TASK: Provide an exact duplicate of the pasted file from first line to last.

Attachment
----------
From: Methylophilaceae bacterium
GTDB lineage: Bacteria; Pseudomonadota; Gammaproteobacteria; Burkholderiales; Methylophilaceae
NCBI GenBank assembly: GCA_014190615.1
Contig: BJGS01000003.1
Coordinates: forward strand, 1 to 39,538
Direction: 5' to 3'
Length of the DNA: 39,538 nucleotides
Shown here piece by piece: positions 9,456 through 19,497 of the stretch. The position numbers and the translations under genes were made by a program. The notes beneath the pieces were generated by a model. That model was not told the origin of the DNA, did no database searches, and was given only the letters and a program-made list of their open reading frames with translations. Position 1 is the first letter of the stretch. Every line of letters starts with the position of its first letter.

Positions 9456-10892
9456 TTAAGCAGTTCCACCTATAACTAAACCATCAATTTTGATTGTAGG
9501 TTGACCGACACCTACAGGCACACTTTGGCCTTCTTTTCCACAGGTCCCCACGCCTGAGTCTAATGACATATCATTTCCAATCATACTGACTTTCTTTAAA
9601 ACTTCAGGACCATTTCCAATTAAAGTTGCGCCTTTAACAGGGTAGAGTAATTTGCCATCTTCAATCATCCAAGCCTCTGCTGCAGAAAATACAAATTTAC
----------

From: Methylophilaceae bacterium
GTDB lineage: Bacteria; Pseudomonadota; Gammaproteobacteria; Burkholderiales; Methylophilaceae
NCBI GenBank assembly: GCA_014190615.1
Contig: BJGS01000003.1
Coordinates: forward strand, 1 to 39,538
Direction: 5' to 3'
Length of the DNA: 39,538 nucleotides
Shown here piece by piece: positions 9,456 through 19,497 of the stretch. The position numbers and the translations under genes were made by a program. The notes beneath the pieces were generated by a model. That model was not told the origin of the DNA, did no database searches, and was given only the letters and a program-made list of their open reading frames with translations. Position 1 is the first letter of the stretch. Every line of letters starts with the position of its first letter.

Positions 9456-10892
9456 TTAAGCAGTTCCACCTATAACTAAACCATCAATTTTGATTGTAGG
9501 TTGACCGACACCTACAGGCACACTTTGGCCTTCTTTTCCACAGGTCCCCACGCCTGAGTCTAATGACATATCATTTCCAATCATACTGACTTTCTTTAAA
9601 ACTTCAGGACCATTTCCAATTAAAGTTGCGCCTTTAACAGGGTAGAGTAATTTGCCATCTTCAATCATCCAAGCCTCTGCTGCAGAAAATACAAATTTAC